M-ATV - Development timeline?

I recently picked up an RFM M1240A1 M-ATV and whilst it looks like a great kit, I’m unsure exactly what time period it represents.Therefore, can I pick the hive mind please?

The problem with searching online is that there are loads of nice M-ATV images available but often they have little or no context (where taken, when taken etc).

The aerial locations and types of aerial seem to vary from vehicle to vehicle. Is it left to crew/unit preference or is there a formal order of precedence in terms of which aerial fits where. Do certain types of aerial have to be located on certain aerial mounts/locations for example?

The CROWS seems a lot less common on older vehicles so my first question is when did it first start to be fitted to the M-ATV?

I’ve seen at least one SF variant with a ‘ball-style’ surveilance camera/FLIR mounted on the rear (image below). Is this common on other mainstream army/USMC M-ATVs or is it specific to SF teams?

Also in the same image is a small manual winch above the spare wheel. Again, this appears to be a later addition so is it unique to the SF variant or is it seen on the standard M-ATV?

Lastly, how common is/was the fitting of mesh to the rear cargo area? It often seems to be unit-fitted and varies in design and material - sometimes metal mesh and sometimes nylon mesh.



At the risk of stating the obvious, i would start here and see where it takes you. From there you may find other references to help answer your question.

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Keep in mind that your pictures show two different vehicles: the top picture shows an M1245, the Special Forces variant, introduced by Oshkosh later than M1240, the variant shown in the second picture.

The manual winch for the spare tire is present, optionally, in both the models.

I’ve seen the FLIR unit only in M1245, there isn’t be space to accomodate it in the rear of an M1240.

Keep in mind that the M1245 is different in many parts from the M1240.
I have converted the same RyeField model you have (it is really a great kit) into an M1245 adding a lot of 3D designed parts; if you are interested, have a look at this thread here in KitMaker forums.

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Maybe I need to get my glasses changed out but the perspective of the pic with the green M-ATV looks to me like the Gyro Cam is mounted on a vehicle that is parked behind the M-ATV. Most of the gyro cams that I saw were mounted on a sold baked vesicles (i.e.: RG31/33 Maxx Pro, Couger). Please if I am wrong let me know love to learn and to be proven wrong about vehicles, the more I’m proven wrong the more I learn.

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I think the FLIR pod is specific to the M1245A1 SOCOM M-ATV.

You can distinguish them from the M1240A1 by the larger front windshields and the solid panels on the rear deck. Also, the M1245A1 uses a second front bumper.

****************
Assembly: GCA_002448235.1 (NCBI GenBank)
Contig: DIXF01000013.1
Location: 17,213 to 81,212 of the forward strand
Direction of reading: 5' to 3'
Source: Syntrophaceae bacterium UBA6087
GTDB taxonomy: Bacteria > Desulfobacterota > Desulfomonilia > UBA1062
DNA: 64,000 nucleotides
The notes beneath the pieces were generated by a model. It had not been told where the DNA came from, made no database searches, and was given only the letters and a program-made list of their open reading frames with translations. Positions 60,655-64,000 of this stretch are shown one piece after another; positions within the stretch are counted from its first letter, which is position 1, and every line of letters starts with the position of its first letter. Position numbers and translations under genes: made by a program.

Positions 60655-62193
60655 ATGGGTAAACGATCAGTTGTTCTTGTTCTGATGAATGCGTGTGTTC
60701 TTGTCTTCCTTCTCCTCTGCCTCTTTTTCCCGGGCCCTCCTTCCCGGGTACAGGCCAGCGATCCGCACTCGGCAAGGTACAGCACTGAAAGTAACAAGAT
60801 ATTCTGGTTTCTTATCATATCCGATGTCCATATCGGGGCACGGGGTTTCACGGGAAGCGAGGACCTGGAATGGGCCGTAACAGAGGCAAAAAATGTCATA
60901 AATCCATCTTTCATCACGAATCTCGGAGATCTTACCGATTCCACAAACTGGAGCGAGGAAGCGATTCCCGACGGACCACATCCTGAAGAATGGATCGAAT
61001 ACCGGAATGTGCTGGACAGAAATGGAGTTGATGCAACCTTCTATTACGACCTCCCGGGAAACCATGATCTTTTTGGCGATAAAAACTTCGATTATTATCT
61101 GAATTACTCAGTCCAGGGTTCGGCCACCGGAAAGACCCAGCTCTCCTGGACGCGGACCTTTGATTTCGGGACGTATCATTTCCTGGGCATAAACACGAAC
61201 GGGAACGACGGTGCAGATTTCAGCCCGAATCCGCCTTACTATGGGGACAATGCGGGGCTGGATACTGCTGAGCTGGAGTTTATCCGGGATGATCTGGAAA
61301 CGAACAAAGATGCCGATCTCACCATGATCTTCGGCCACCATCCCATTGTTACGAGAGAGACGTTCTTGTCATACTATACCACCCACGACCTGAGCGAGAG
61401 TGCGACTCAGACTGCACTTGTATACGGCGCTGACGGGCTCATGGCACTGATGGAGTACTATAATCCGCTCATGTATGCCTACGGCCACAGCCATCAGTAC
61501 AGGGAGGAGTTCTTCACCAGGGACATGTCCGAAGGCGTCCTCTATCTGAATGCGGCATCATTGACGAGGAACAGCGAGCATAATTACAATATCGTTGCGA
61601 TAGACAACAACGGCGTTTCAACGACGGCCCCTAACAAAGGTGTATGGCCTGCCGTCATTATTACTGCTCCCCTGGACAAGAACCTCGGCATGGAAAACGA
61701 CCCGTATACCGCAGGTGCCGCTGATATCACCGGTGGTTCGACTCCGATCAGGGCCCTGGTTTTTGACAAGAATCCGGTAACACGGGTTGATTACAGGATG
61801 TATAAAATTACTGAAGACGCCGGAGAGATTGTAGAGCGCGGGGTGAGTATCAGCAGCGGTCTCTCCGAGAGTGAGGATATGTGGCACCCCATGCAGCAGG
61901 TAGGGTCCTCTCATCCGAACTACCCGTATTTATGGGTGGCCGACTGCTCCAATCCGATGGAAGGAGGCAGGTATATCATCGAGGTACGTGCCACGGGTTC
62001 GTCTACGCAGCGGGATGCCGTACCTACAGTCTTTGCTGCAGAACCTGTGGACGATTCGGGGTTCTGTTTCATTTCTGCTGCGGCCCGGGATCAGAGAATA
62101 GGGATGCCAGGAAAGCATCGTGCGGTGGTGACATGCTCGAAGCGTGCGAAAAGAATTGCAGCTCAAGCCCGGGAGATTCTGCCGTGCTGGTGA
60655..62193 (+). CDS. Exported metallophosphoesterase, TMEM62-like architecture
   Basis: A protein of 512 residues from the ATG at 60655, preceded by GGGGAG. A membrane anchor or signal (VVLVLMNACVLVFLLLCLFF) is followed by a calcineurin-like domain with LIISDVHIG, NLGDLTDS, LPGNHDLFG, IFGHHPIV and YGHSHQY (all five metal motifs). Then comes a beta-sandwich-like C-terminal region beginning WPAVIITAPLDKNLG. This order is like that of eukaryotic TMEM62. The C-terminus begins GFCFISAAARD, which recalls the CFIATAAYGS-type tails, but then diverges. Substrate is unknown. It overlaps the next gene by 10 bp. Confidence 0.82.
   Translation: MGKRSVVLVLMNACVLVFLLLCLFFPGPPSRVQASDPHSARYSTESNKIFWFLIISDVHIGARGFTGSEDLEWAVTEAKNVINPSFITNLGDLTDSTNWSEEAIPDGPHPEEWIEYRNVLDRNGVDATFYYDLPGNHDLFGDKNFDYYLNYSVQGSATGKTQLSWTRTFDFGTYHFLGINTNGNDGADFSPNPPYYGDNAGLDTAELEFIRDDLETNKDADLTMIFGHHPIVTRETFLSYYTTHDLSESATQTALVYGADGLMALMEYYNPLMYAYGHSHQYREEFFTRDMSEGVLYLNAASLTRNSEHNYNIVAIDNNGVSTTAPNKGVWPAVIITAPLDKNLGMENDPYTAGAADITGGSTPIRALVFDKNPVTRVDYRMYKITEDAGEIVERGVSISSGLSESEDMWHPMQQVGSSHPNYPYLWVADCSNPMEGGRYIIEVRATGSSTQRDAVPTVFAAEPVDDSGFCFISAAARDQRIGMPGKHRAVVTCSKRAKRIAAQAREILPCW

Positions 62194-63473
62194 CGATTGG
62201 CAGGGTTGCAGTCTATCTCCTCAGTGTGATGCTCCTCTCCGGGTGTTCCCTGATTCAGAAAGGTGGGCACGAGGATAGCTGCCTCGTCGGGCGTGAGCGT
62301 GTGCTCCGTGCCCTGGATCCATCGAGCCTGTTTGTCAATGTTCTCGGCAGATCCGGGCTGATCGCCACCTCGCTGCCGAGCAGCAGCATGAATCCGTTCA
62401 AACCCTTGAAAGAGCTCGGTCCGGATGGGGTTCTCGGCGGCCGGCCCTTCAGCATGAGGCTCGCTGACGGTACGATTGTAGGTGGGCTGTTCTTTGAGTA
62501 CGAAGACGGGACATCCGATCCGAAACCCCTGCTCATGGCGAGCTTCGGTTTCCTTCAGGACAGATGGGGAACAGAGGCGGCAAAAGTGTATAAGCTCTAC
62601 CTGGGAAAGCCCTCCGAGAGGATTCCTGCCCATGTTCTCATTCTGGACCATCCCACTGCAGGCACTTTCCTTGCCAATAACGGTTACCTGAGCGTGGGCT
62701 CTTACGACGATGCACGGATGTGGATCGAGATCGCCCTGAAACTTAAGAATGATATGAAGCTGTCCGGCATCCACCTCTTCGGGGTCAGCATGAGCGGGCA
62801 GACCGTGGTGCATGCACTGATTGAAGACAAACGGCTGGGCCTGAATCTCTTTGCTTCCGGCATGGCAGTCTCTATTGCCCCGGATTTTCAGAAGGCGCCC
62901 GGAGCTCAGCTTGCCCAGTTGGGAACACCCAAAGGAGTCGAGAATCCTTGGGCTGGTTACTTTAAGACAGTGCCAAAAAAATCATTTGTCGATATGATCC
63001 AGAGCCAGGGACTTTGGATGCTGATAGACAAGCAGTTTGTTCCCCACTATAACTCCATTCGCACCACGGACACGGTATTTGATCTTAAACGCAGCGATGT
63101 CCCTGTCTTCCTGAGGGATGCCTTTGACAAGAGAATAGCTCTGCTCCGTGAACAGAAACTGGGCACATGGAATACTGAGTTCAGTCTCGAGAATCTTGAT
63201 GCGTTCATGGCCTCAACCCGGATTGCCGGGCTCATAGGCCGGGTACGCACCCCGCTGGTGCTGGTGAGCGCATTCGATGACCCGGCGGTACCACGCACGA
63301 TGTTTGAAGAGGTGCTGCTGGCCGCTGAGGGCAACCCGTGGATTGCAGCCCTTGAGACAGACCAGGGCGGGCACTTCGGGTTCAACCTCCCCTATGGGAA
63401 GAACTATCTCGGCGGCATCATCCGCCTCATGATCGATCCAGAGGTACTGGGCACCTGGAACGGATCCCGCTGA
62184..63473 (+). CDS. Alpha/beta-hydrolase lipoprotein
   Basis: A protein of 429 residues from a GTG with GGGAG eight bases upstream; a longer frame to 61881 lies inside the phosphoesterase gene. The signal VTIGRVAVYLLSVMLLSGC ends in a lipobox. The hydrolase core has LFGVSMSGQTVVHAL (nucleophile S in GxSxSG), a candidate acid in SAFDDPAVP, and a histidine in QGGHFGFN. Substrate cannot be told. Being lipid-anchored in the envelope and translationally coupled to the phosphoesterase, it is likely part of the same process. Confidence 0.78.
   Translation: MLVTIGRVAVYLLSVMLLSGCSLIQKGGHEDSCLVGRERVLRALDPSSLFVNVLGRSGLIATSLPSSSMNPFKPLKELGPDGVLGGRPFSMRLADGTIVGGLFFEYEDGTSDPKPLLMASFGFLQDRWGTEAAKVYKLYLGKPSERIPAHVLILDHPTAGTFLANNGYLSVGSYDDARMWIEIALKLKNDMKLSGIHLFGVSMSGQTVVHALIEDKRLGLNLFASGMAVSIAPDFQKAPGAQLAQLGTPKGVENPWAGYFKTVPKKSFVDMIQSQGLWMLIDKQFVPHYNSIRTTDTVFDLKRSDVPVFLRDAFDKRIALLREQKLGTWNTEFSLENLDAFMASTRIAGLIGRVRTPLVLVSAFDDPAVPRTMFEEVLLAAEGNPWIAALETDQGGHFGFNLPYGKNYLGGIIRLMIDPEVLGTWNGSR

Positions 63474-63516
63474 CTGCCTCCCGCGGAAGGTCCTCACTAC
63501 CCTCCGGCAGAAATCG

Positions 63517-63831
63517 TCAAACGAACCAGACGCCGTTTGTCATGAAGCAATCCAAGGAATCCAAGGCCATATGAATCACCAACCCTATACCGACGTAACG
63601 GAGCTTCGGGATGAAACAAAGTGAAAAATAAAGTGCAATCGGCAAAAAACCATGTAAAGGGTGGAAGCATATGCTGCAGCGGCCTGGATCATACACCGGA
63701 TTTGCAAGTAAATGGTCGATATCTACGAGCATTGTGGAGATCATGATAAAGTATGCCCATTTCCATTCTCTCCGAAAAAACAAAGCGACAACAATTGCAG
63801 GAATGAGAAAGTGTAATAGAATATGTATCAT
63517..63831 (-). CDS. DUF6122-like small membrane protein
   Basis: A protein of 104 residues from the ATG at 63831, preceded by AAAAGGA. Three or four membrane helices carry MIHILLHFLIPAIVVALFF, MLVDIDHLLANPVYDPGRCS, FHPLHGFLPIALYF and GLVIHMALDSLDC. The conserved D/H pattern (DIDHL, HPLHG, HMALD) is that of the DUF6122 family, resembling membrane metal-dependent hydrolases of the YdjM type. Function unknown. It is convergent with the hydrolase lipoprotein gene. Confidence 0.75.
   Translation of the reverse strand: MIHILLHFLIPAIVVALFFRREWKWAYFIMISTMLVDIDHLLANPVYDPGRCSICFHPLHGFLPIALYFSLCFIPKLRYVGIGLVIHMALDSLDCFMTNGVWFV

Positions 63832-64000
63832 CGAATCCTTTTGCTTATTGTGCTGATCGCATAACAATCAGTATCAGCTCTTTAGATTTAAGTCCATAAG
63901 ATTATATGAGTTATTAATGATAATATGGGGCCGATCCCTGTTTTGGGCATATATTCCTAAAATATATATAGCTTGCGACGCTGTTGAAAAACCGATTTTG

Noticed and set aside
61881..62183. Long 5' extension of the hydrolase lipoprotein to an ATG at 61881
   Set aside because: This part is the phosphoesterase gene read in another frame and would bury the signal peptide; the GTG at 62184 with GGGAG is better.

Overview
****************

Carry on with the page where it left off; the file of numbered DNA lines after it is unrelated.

Another shot from the first image.

Standard M1240 Notice the front bumper. Now go back to the first picture I posted; you’ll see the additional round push bar type bumper.

Close up of the M1245 with tubular “Push Bar” front bumper. Also, notice the pull loops onthe doors are different.

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A few pictures showing FLIR unit in M-ATVs.
Vehicle in third picture has only the FLIR unit mounting plate.

Sorry @Brantwoodboy, you need a stop at your optician shop :smiley:


Sure, do the VA owes me my yearly glasses. And thank you for the pics I really did not think you could mount a gyro on the M-ATV but now I see anything is possible with that SF budget.

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Cool M-ATV fact they are the fastest accelerating land vehicle in the US Military (excluding the crazy SOF stuff)

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Thanks all for your responses - really helpful.

Galactica - I’m working on RFM’s new 1/48 scale M-ATV rather than the 1/35 version. The reason I asked about the FLIR is that I have a resin example from a wargames manufacturer in my stash. I thought it was probably unique to the SF version and I don’t have enough info (yet) to build an SF variant - but I have a second kit put aside for that purpose.

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Here’s a 1/35 3D Printed TacFLIR for anyone interested in adding it to their build. The shop also offers the M1245 conversion kit for the RFM M1240.

we actually had the prototypes in house in 2004 and maybe even 2003. There was another company and maybe even a third that we had in house. Want to say the others were Stewart & Stephenson and IH

The main body was similar, but the front sheet metal (maybe fiberglass) was a little different in shape. We actually had a complete chassis that could be driven before we ever saw the body! When they got the complete ones, they actually drove it around the town of Speedway going to lunch and taking it home once in awhile